Shelley Long’s Departure Shakes Up ‘Cheers’

It’s virtually unheard of for a star to leave a hugely successful TV show during the height of its popularity, but that’s exactly what happened when Shelley Long exited Cheers in 1987.

Long was one of the show’s original cast members. The series premiered in September 1982 and initially seemed like it wouldn’t be around for long. Ratings were so low in the first season that the show ranked 74th out of 77 shows. Still, NBC stuck with it, and by 1984 Cheers had become a comedy juggernaut.

Though the series boasted a talented ensemble cast, the romance between Sam Malone (Ted Danson) and Long’s Diane Chambers had become the focal point, with fans tuning in every week to follow along with the relationship.

Watch Sam and Diane on ‘Cheers’

Long won an Emmy for her portrayal of Diane, the high-brow, well-educated waitress working in Malone’s bar. Network executives had hoped to extend her five-year contract, but the actress decided to leave the show to focus her attention elsewhere.

“It was a very difficult choice to make,” Long admitted at the time her departure was made public. “We have done some really terrific work at Cheers, but I’ve decided to give priority to my family and my newly established film production company.”

Long’s film career had been taking off thanks to leading roles in the movies Night Shift (1982), Irreconcilable Differences (1984) and The Money Pit (1986). Whether she’d outgrown Cheers or simply wanted a change of scenery, she’d made up her mind that it was time to go.

“Our jaws dropped when we found out she was leaving,” writer David Lee admitted to GQ decades later. “From a writing standpoint, you would look at [Sam and Diane’s] scenes and go, ‘That’s the glue that’s holding everything together.'”

“There was a lot of concern that Shelley leaving would cause the show’s downfall,” producer Ken Devine recalled, “so everyone’s livelihood was at stake.”

Those concerns weren’t just felt among the crew, but the cast as well.

“I was scared,” Danson admitted. “Could I be any good? Would people want to watch one half of the relationship? She put Cheers on the map. Was she the entire show?”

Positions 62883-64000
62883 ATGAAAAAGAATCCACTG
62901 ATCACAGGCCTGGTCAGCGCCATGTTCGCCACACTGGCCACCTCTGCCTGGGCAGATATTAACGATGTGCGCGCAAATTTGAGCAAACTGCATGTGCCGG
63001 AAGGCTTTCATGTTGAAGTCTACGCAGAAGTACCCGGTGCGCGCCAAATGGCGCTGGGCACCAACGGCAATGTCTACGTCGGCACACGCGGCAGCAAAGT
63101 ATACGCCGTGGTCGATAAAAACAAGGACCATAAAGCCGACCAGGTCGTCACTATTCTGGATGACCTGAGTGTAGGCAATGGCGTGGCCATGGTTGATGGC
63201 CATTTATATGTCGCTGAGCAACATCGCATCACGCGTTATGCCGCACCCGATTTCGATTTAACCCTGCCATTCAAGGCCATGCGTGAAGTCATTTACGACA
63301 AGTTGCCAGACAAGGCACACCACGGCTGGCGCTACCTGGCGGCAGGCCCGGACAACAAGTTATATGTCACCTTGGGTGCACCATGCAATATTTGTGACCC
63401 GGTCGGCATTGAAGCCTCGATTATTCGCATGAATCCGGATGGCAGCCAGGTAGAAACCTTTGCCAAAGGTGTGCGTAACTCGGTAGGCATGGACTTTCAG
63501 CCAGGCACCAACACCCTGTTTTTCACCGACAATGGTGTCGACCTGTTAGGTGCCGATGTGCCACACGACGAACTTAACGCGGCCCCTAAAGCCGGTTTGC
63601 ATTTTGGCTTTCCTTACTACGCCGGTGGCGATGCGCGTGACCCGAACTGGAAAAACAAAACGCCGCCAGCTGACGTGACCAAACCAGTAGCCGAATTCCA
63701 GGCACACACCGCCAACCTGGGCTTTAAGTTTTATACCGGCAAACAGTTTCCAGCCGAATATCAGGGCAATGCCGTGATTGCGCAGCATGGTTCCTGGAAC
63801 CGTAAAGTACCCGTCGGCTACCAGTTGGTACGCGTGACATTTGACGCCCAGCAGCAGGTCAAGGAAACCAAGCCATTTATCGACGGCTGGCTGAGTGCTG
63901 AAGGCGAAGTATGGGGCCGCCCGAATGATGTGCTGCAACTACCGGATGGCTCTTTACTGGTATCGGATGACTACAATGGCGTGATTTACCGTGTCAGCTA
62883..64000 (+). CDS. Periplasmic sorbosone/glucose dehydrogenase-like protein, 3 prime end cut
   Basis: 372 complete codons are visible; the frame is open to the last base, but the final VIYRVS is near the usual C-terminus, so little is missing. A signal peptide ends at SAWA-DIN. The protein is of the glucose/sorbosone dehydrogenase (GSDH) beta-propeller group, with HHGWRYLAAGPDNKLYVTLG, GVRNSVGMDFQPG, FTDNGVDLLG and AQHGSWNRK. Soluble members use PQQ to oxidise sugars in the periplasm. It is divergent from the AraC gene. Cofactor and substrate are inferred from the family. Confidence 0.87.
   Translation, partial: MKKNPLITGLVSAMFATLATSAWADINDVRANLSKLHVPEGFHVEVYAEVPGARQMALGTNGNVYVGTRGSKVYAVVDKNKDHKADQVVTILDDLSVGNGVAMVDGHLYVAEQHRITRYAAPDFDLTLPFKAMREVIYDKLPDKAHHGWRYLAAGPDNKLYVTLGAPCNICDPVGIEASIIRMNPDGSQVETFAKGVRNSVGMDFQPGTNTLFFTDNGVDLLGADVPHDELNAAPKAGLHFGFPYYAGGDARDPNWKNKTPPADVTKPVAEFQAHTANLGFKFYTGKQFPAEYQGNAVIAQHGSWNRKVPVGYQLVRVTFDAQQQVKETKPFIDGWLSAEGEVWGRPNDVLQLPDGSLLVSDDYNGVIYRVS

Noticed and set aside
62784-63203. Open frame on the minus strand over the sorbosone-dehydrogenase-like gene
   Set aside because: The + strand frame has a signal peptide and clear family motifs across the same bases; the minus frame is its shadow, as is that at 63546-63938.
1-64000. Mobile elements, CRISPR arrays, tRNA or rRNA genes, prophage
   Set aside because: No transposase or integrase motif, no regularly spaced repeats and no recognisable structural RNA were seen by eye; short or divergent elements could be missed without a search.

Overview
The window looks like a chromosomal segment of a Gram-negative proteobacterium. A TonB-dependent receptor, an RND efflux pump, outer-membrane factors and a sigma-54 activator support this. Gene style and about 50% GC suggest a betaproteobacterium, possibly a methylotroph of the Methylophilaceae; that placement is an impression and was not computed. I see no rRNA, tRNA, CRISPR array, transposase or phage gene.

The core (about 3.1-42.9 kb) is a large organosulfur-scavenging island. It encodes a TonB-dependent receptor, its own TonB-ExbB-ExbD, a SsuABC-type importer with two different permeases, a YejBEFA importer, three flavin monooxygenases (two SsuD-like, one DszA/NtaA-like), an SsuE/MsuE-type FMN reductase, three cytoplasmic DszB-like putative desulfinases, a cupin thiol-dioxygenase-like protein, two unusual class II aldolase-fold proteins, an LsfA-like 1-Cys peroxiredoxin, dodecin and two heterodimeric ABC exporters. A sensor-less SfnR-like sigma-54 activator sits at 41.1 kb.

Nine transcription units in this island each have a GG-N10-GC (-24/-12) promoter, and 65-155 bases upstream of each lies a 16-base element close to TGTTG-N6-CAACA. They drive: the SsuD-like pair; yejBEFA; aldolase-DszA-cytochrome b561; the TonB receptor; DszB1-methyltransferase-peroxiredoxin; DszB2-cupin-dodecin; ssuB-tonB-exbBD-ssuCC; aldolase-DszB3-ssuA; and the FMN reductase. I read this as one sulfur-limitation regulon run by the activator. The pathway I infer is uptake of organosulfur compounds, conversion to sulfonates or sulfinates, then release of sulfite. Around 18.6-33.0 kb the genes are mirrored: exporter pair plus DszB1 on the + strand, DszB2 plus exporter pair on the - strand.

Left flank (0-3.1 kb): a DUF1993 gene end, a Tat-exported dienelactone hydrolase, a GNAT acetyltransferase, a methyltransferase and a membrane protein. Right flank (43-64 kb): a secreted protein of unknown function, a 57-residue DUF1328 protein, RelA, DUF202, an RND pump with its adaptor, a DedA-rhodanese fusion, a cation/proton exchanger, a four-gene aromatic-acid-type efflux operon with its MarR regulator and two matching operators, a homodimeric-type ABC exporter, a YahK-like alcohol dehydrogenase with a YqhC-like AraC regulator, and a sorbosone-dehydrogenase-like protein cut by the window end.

Watch Sam and Diane on ‘Cheers’

Naturally, a decision as impactful as Long’s caused a ripple effect. Fans who had eagerly anticipated a Sam and Diane wedding would now be saying goodbye. The biggest challenge would be creating a reason for Diane’s departure that was believable and sympathetic, without doing anything to make the show’s remaining characters unlikeable.

Brothers Glen and Les Charles had created Cheers alongside Jim Burrows, and the three men would take it upon themselves to write Long’s final episode.The trio reportedly still didn’t have a script written one week before the episode was to be shot. Ideas tossed around included: Sam and Diane get married, only to discover their relationship was all based on the chase and they don’t actually want to be together; Sam and Diane have a child, and Sam somehow becomes a single father and has to balance a baby with his bar life in the next season; Sam and Diane break up, but it’s not shown onscreen and instead gets relayed by the show’s other characters. None of these would prove to be the right formula.

Instead, the show creators went back to the first Cheers episode. When the world met Diane Chambers, she was a Boston University graduate set to marry her college professor, Sumner Sloane. In the pilot, Chambers was ditched at the titular bar while her would-be fiance rekindled his relationship with his ex-wife. Diane’s final episode would bring Sloane back, just as she and Sam are getting ready to marry. The professor has some news: Publishers are interested in one of Diane’s manuscripts that he submitted without her consent. Finishing the book would take a lot of work, something settling down and starting a family wouldn’t allow. In the end, Sam encourages Diane to pursue her dream, putting their wedding on hold the day they’re supposed to be married.

In the famous final scene, Sam and Diane say their goodbyes, with the latter promising she’ll return in six months. “Have a good life,” Sam replies. “Have a good life?” a stunned Diane responds. “Well, that’s something you say when something’s over.” The baseball player-turned-bartender then rattles off a series of hypothetical things that could happen before the lovers see each other again. In response, Diane reassures him she’ll return in six months, then turns and walks out the door. “Have a good life,” Sam says one last time.

Watch Diane and Sam Say Goodbye

Partly because they wanted to keep it under wraps, and partly because producers thought Long might change her mind, three endings to the episode were shot. Only one — the version where Sam and Diane actually tie the knot — was seen by a studio audience.

When Long’s final episode, officially titled “I Do, Adieu,” aired on May 7, 1987, it was the most-watched show of the week, with more than 24 million households tuning in. Critics were split on the episode, with some praising the way Diane’s departure was handled, while others found it too contrived.

Long’s departure would open the door for Kirstie Alley, who arrived as Rebecca Howe in season six. While Cheers would initially see a slight dip in ratings after Long left, the sitcom would soon rise to new heights, eventually becoming the most-watched show in America.

For her part, Long never regretted the decision to leave. She returned as Diane in the series finale in 1993.

Meanwhile, series co-creator Les Charles believed the actress’ decision forced him and his team to make Cheers even better. “I remember one critic saying, when Shelley walked out that door, ‘There goes Cheers,’ he recalled. “And for all we knew, they might have been right. But we said to ourselves, “We’re not going to do another romance. We’re going to find something different.”

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